With a distributed team, there has to be more meetings, more face time, and more voice time. I did a lot of video conferences in my early days at Adobe. I also made a point to visit my teams, so I was in India once a year and in San Diego whenever it made sense. I made a point of extending a hand to remote teams whenever they needed it.

I’m always conscious that people aren’t seeing my face, so I find ways of engaging with them, whether it’s on IM saying hi and how’s your day going, or something else. Leading a distributed team requires a manager to go beyond the boundaries of day-to-day work and put herself in the path of people’s day.

What aspects of your life shape your leadership style?

Even when I was little, I was always the one drumming up a game at recess and making sure everybody had a role to play. I really love people, connection, communication, and inclusiveness, so those natural inclinations have shaped my leadership style.

Caretaking and guiding are strong parts of my approach. I want to help people to reach their creative potential, and that requires me to spend time reflecting on my team, how we work together, and what we need to do to move forward, both together and as individuals. To do that, I need to enter a state of calm, which I do with a daily meditation practice. I’ve been meditating for twenty-two years, and it’s been a big influence on my leadership style.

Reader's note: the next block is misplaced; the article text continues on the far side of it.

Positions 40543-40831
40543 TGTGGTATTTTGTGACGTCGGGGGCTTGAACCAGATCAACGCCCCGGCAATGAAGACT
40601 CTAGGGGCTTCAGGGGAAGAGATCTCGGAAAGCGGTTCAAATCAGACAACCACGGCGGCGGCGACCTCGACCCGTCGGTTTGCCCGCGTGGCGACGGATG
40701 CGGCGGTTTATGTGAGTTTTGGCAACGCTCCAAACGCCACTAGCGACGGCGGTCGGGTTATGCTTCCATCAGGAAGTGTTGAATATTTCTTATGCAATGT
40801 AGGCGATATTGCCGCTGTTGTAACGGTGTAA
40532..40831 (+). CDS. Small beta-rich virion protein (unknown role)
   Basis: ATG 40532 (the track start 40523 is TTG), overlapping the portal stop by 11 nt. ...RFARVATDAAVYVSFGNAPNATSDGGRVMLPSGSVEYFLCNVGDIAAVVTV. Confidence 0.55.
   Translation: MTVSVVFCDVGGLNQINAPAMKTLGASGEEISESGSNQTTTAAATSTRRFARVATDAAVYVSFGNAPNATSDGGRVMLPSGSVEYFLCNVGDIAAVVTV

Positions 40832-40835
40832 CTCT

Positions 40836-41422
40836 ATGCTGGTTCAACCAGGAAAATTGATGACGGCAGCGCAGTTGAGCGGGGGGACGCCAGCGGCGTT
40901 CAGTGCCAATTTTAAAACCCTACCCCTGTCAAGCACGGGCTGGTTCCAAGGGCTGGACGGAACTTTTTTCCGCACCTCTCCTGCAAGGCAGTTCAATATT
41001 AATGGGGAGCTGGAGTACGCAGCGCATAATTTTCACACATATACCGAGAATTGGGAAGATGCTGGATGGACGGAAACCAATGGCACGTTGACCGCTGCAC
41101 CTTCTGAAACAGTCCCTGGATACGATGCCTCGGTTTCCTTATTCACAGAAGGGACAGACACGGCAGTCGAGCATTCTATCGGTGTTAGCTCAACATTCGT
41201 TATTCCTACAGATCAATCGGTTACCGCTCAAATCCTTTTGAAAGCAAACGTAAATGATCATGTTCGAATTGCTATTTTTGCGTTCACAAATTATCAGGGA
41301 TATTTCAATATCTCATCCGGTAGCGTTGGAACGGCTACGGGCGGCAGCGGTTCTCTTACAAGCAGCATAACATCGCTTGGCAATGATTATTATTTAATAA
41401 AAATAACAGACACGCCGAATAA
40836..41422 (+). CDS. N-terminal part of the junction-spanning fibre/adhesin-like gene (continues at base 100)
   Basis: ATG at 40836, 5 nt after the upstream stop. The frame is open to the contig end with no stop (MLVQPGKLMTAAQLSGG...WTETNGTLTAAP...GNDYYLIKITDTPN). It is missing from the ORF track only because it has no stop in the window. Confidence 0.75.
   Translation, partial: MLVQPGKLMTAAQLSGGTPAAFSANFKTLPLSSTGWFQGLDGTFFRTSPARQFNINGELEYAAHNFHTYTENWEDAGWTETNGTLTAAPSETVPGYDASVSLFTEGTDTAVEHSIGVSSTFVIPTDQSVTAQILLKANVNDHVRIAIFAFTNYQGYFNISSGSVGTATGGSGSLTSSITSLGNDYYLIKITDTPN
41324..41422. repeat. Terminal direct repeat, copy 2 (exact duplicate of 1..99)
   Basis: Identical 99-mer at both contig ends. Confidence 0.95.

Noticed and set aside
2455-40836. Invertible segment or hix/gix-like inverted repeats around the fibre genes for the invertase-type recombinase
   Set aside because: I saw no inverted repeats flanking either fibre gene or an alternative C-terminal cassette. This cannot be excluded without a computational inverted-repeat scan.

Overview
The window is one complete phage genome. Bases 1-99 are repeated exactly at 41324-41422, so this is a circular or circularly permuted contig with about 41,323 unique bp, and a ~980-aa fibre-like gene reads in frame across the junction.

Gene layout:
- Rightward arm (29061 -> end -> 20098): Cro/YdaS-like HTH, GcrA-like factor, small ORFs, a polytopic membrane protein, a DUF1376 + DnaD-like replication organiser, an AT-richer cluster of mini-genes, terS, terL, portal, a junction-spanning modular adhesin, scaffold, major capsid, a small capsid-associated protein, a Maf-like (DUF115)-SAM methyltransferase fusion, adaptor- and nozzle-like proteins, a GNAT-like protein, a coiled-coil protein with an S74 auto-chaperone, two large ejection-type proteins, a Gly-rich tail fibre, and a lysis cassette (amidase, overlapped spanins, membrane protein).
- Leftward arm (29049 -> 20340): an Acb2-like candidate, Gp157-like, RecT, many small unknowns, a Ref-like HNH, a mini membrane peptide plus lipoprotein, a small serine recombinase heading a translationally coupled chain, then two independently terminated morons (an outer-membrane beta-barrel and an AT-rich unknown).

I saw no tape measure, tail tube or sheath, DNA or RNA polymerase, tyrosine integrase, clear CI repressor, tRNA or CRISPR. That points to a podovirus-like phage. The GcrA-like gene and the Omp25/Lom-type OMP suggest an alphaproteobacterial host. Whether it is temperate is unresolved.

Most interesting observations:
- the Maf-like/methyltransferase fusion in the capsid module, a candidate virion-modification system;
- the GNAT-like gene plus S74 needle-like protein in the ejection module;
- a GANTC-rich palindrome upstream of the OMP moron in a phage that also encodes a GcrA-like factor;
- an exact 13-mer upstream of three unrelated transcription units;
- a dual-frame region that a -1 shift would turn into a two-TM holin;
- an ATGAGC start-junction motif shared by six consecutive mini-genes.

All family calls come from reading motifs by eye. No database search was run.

What do you see as the biggest challenges in your work?

My biggest challenge is to be certain we’re evangelizing for the customer, the user, and the design in everything we build.

When we set out to imagine Document Cloud, I was asked to take the lead on a design-led vision for the future of one of its key pillars, Acrobat. It was freeing to be given a mandate to place design at the center of our effort and to know that corporate sponsorship and engineering buy-in were a given. A big part of our job is building relationships and continually evangelizing for design, and while that is valuable and necessary work, the design can never become a secondary priority. Balancing the needs of all the people who touch or are touched by our products is a constant focus.

Documents are all around us. Do you find yourself constantly thinking about how to make them better?

I think about how to make sure people who are working on documents on a computer or device have the best experience. Nobody likes to deal with anything in their worklife that slows them down or frustrates them. So, I don’t think about how to make documents better. I think about how to make the way people interact with documents better for them.

If you could travel a few decades into the future, how would you like to be able to summarize your design accomplishments?

I’ve talked about the importance I place on the people part of what I do, and my answer to this question is also about people. I work with some of the best designers around today, and I’ve already seen them do amazing things. I’d like to look back and see what they’ve accomplished in ten or twenty years, when they’ll be dealing with aspects of design that haven’t even been imagined yet. That would be the best thing ever.

If you could sum up the future of UX design in three words, what would they be?

Three words? That’s tough. There isn’t this one thing called UX design. UX design is really solving problems for people to make their lives better. So the future of UX is the fusion of business, design, and technology based on empathy and care. Can I have five words?